I’ve often wondered why presidents backed down to Turkish pressure. Is there something we don’t know? Does Turkey hold some geopolitical or economic importance that is way beyond the scope and understanding of an ordinary citizen? So the president arrives in office, he’s about to utter the word “genocide”, he receives the truth about Turkey, and suddenly he cowers in fear like little a child.
Of course there’s information the president has that I do not. I would certainly hope so!
And maybe something was different this time around. Perhaps the misadventures of 2020 have left Turkey with no more clout. Maybe they aren’t who they used to be, so Joe Biden was able to spread his arms wide and gain all the glory his predecessors weren’t capable of getting.
Or maybe something else is different. Something we couldn’t possibly have any insight into. Like whatever Turkey was offering in exchange for our careful word choices is now achievable through another source.
Does It Even Matter?
Regardless, I don’t even care about the motivations or the reasons for the timing. I am happy to see the president of the United States of America publicly do the right thing. And it makes me feel proud to be an American.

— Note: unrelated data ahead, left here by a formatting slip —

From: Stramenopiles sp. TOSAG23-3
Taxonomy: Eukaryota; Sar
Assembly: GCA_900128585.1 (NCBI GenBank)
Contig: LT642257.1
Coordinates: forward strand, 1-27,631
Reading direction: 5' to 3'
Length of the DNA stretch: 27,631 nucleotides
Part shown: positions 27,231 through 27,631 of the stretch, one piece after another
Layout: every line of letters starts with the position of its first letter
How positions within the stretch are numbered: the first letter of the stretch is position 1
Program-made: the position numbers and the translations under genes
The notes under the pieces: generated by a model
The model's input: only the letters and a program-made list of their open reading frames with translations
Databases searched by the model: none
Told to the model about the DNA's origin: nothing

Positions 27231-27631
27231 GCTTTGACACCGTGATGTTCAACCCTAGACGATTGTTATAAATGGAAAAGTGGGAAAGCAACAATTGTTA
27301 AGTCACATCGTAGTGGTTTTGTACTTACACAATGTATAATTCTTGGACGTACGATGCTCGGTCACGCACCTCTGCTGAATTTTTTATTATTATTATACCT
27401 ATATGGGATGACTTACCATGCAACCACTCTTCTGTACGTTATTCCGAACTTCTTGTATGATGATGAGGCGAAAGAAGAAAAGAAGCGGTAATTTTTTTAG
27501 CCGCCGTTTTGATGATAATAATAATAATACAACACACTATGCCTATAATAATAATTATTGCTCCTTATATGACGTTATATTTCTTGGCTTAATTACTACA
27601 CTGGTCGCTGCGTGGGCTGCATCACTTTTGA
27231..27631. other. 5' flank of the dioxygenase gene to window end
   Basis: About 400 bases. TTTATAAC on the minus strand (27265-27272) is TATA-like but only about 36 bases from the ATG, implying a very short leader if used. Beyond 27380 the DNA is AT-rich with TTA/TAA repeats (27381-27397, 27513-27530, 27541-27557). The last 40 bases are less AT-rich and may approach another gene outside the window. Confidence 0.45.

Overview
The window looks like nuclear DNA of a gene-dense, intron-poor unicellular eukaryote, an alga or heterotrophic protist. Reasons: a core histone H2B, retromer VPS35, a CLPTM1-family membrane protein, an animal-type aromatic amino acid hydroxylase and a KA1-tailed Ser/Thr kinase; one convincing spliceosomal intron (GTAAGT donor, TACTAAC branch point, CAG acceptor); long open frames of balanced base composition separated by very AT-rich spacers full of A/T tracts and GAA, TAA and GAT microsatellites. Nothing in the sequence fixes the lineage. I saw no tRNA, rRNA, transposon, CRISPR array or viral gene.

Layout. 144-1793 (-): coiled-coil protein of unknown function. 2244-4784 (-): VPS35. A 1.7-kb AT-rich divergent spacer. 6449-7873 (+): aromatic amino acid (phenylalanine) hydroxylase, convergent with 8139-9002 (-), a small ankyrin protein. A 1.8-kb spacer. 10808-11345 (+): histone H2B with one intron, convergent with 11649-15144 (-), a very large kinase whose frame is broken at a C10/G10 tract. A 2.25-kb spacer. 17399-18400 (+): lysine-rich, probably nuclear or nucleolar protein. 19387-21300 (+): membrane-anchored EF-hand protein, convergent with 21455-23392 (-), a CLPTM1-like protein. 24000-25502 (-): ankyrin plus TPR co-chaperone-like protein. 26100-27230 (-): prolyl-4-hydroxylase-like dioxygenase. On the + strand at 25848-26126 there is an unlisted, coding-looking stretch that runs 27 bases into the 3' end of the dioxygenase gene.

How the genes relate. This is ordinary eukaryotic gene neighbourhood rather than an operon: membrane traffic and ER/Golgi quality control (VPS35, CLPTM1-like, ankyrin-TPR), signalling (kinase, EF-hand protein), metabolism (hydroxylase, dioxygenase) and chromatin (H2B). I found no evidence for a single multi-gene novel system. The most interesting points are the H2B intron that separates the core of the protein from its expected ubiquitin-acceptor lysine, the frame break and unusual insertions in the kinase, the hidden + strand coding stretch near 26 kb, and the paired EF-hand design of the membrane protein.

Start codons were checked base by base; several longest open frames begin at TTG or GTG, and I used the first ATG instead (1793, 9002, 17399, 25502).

A dark, little secret is that another country that doesn’t acknowledge the genocide is Israel. And this disturbs me to no end.
The Jewish People has suffered. Can I say definitively that we have suffered more than any other nation in the history of the world? Probably not. But we’re way up there. There are no words to capture the horror that was the Holocaust.
But with all tragedy must come something positive. Minimally, something must have been learned.
And there can be no greater lesson than the world must get up together as one and say we will not stand for hatred and violence of any kind. We will not be like those who stood by as our people was irreparably damaged. No, we must look evil in the eye and say this is not the world we want to live in. We must stand at the forefront of any attempt to stamp out suffering from the world.
So how could it be that Israel is silent on the issue of the Armenian Genocide? How could any political consideration possible compare to our responsibility to acknowledge the suffering of others?
This is no small matter. It might be one of the most important aspects of being a Jewish Nation in the modern world. And it cannot be taken lightly. At all.
Proud to be an American Today
And despite decades of mistrust for politicians, on both sides of the aisle, I find myself today extremely proud to be an American.
Joe Biden has a long road ahead of him. To be sure, mistakes will be made. And I would be shocked if there weren’t moments along the way in which I’m thoroughly disappointed with his leadership. But today I can proudly say that I am thankful that my president has done the right thing.
The immediate reward for letting these important words leave his mouth might not be instantly apparent. And there might be serious fallout. But I’m sure I’m not the only fan you gained today, President Biden. And standing up for the forgotten and downtrodden will gain you a greater legacy than just about anything else a president could do.
I’m listening. I’m watching. Where do we go from here?